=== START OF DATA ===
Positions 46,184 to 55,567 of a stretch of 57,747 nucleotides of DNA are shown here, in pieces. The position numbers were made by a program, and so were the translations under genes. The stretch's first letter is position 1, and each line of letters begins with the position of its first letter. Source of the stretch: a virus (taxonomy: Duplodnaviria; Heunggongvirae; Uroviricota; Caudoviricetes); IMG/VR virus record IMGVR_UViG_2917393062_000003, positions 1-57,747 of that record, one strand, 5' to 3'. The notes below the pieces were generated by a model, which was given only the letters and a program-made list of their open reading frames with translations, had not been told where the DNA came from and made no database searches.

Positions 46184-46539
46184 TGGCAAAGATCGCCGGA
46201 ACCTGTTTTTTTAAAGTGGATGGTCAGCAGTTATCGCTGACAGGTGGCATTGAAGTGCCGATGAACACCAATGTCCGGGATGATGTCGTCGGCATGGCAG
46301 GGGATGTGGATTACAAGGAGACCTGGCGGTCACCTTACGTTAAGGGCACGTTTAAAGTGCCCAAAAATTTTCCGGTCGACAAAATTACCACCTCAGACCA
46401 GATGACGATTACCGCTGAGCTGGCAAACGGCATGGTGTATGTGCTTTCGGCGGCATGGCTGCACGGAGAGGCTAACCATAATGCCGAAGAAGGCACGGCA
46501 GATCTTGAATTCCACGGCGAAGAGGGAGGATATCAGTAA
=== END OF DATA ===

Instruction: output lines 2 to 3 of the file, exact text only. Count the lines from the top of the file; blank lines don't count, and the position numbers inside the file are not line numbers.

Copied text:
Positions 46184-46539
46184 TGGCAAAGATCGCCGGA